After each read during the test, RAS rises to end the READ and force the RAM into standby. Thus, RAS rising resets the word line WLL, pulling it low. After the word line falls, ΦSA is pulled low. Again, ΦSA is inverted by NAND gate 190 driving SAE high to pull ΦP and ΦN to VPRE through NFETs 192, 194. Once the sense amp is disabled, the equalization signal ΦEQ is pulled low and NAND gate 204 inverts ΦEQ to drive ΦPREL,R high. Thus, with ΦPREL,R high, equalization NFETs 210, 212 are on to effectively short the bit line pair together, while VPRE (at Vdd /2) passes through NFETs 214, 216, 218, and 220 to the bit line pairs.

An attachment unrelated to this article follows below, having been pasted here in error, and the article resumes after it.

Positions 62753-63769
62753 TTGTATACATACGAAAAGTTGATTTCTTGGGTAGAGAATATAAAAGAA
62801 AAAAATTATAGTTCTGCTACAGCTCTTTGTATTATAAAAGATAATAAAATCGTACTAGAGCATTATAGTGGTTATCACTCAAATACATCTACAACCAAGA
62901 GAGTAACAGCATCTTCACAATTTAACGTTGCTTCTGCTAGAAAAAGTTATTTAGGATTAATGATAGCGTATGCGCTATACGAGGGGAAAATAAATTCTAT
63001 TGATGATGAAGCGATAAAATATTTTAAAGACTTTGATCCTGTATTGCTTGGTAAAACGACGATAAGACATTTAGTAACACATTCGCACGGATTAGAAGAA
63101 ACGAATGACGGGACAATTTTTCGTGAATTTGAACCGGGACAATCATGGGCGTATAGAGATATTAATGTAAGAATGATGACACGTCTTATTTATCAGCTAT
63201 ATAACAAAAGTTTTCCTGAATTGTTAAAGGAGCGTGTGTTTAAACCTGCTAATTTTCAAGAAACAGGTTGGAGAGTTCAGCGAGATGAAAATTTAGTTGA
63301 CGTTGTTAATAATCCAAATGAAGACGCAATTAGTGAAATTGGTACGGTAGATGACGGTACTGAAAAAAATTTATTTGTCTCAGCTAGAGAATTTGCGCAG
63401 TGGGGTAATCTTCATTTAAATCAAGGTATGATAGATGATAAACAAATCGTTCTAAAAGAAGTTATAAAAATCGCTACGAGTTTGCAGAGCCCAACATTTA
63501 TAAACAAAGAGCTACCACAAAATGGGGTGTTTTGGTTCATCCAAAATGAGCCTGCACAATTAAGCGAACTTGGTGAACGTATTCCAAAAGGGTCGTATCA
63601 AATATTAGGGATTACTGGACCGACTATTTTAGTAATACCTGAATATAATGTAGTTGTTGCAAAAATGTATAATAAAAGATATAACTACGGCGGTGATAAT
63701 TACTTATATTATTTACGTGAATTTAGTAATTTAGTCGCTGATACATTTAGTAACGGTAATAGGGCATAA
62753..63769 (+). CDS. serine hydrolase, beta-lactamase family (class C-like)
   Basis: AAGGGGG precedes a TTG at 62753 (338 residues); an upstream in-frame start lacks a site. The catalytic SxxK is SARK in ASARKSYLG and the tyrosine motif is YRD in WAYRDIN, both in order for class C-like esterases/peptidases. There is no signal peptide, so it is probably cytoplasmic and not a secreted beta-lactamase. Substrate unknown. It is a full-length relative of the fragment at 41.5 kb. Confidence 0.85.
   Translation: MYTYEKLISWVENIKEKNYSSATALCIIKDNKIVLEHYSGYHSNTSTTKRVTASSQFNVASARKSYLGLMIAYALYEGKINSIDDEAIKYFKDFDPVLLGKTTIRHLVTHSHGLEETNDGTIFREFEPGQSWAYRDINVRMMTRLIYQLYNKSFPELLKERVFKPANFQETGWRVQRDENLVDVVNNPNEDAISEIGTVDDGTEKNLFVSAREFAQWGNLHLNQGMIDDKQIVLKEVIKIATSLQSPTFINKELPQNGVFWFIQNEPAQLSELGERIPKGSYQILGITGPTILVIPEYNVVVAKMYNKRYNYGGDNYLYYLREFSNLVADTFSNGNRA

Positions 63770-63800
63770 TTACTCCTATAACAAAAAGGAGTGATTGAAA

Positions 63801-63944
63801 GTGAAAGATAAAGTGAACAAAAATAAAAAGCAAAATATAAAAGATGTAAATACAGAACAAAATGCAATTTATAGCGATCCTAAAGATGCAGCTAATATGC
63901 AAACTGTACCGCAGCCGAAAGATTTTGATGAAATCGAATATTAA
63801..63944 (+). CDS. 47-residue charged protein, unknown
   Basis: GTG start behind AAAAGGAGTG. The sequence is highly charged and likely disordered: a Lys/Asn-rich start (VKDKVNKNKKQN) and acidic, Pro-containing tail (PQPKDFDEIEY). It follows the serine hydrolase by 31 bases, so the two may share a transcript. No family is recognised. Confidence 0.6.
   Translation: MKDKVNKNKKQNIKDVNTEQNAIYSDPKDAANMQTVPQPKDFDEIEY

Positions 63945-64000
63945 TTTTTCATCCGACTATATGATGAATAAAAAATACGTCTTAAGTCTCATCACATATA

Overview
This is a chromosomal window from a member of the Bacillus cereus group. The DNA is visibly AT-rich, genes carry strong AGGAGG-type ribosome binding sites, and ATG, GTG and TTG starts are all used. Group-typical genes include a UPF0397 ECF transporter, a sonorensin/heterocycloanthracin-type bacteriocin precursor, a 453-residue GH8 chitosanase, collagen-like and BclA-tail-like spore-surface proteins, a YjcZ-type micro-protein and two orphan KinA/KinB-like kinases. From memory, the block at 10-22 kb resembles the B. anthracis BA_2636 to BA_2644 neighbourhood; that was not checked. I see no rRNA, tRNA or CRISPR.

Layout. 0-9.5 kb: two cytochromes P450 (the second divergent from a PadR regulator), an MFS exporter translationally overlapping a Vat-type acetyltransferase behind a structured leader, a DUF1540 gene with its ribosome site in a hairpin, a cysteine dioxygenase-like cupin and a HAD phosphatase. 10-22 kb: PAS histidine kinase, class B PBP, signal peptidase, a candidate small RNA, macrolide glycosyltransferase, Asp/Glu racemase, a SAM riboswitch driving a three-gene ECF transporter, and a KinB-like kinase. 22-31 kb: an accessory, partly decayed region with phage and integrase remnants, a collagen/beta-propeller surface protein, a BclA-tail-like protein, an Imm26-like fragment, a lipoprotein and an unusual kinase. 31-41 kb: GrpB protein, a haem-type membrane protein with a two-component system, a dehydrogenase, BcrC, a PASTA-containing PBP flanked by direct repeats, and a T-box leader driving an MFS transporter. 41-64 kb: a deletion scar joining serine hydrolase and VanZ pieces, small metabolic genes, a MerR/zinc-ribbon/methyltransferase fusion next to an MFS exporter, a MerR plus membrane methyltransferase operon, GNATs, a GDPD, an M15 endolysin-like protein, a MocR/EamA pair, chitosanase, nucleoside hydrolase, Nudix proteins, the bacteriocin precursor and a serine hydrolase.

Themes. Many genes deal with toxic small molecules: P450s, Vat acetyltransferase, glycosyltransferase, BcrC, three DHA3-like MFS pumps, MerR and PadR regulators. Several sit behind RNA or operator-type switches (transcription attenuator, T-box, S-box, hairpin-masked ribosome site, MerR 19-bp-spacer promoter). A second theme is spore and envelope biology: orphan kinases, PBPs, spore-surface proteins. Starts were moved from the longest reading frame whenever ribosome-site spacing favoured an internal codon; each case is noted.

This typical READ access is repeated as represented by the subsequent fall of RAS in FIG. 5, until all cells of interest are read and, therefore, tested. If, during any READ, an accessed cell provides insufficient bit line signal, the sense amp will sense it incorrectly (fail). Thus, if the array is filled with weak ones, an incorrect result is reading one or more zeroes and vice versa. As noted above, once all of the cells have been read, if no cells fail, then the signal margin exceeds the test voltage (applied during the block write on VPRE). By repeating this test with slightly less signal (i.e., a slightly higher VPRE in this example) on each repetition until cells fail, the signal margin can be determined. Further, having tested the array cells for signal margin on one logic level, (a low to test the "zero" signal margin in this example) this test may also be repeated for the other logic level (e.g. high). The signal margin for the other logic level may be determined by ramping VPRE as appropriate (e.g., above Vdd /2) during the block array write operation and, then, reading the array normally as described above.